Tuesday, January 19, 2016

Ken Allan Dronsfield writes and shoots

Chasing the Raptor

The ghostly shadow soars in an exhilarated flight;
forbidden in life; bequeathed through the veil;
Memories burned away like a nebula's fiery light;
Rising from the earth; to the clouds I inhale.

Once only strife where life should have been;
Destiny fulfilled during sunset at the harbor.
I'll smile for awhile; electric vibe upon my skin.
Soaring through the mists; chasing the raptor.

1 comment:

  1. Raptors are birds of prey that hunt hunt and feed on other animals. The name is derived from the Latin "rapere" (to seize or take by force). They are characterized by keen vision that allows them to detect prey during flight, strong feet for holding food, and a strong curved beak for tearing flesh; most of them also have strong curved talons for catching or killing prey. Generally, they prey on vertebrates, which are usually quite large relative to the bird, but they may also eat carrion. They are often apex predators, meaning that they are at the top of a food chain upon which no other creatures prey and they play a crucial role in maintaining the health of their ecosystems. Raptors display patterns of sexual dimorphism (both genders of the same species exhibit different characteristics such as size, color, or markings); unlike other birds, male raptors are typically smaller than females. For instance, in the case of the kestrels: The smaller they are, the less food they need, allowing them to survive in harsher environments; the males are the primary providers and smallness gives them an agility advantage in hunting and defending the nest; the females are responsible for nurturing the young, so larger females can breed a larger clutch size and incubate more offspring. Carl Linnaeus grouped birds (class Aves) into orders, genera, and species (with no formal ranks between genus and order) and placed all raptors into a single order, Accipitres, subdivided into four genera: Vultur (vultures), Falco (eagles, hawks, falcons, etc.), Strix (owls), and Lanius (shrikes). Later Louis Pierre Veillot added two intervening ranks (tribe, family) and divided Accipitres into nocturnal tribes (consisting only of owls -- family Ægolii -- and diurnal tribes, divided into the three families Vulturini, Gypaëti, and Accipitrini. (He no longer included shrikes The shrikes among the raptors.) Raptors originated about 44 million years ago when the order split from the common ancestor of the secretarybird and the rest of the accipitrid species. Their common names are based on structure and do not necessarily reflect the evolutionary relationships between the groups.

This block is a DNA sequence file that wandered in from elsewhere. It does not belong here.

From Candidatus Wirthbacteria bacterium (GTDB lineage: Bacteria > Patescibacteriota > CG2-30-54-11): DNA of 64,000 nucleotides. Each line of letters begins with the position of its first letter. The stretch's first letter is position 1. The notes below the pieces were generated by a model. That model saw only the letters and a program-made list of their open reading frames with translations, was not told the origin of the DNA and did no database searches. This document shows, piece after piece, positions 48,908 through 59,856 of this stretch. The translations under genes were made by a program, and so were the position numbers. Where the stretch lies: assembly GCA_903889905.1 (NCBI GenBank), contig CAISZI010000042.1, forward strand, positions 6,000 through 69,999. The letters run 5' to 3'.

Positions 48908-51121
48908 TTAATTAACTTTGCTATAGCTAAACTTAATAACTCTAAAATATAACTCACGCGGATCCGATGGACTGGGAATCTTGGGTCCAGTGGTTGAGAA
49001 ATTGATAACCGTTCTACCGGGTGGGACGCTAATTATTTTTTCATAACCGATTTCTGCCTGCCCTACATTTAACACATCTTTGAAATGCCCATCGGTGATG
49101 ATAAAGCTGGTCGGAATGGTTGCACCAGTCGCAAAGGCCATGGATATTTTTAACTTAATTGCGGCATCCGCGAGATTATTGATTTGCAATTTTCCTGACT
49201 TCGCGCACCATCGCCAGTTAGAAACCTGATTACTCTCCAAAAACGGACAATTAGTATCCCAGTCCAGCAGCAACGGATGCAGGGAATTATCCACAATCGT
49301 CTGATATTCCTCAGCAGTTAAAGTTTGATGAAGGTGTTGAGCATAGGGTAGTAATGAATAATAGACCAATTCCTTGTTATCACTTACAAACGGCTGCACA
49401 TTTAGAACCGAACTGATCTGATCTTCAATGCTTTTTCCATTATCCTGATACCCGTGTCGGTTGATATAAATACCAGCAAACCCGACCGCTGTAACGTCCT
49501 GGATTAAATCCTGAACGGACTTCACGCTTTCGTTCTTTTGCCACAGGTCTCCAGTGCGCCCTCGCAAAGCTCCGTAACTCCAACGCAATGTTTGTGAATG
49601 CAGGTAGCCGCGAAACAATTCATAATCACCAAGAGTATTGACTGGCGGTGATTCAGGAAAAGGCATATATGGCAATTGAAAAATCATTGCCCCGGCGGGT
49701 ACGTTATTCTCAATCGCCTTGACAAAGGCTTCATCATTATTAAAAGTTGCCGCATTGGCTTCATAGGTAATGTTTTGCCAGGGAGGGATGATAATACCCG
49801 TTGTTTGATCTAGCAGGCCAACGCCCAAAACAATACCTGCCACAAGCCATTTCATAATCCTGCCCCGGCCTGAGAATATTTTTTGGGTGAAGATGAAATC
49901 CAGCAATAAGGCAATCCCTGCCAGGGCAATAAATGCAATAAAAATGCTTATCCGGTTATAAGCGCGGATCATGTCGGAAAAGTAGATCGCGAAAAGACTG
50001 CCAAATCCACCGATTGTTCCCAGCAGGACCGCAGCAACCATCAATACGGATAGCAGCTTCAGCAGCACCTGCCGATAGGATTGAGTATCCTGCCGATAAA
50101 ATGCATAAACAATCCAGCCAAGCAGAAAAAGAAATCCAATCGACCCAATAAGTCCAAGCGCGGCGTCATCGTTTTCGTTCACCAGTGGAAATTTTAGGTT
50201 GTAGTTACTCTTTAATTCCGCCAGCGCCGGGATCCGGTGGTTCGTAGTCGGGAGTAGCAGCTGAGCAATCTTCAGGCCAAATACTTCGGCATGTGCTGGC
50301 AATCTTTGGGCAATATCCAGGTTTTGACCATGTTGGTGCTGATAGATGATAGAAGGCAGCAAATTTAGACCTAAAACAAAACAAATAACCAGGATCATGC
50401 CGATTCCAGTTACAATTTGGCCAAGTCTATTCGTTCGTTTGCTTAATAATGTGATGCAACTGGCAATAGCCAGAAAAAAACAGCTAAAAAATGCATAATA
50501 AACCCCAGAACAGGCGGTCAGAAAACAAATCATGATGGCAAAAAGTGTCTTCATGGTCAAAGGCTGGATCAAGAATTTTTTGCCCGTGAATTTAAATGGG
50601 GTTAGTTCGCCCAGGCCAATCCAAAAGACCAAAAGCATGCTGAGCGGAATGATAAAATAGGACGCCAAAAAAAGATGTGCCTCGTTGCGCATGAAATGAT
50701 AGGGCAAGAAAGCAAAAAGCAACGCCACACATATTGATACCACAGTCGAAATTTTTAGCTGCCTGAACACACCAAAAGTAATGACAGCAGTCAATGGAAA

Join the conversation! What is your reaction to the post?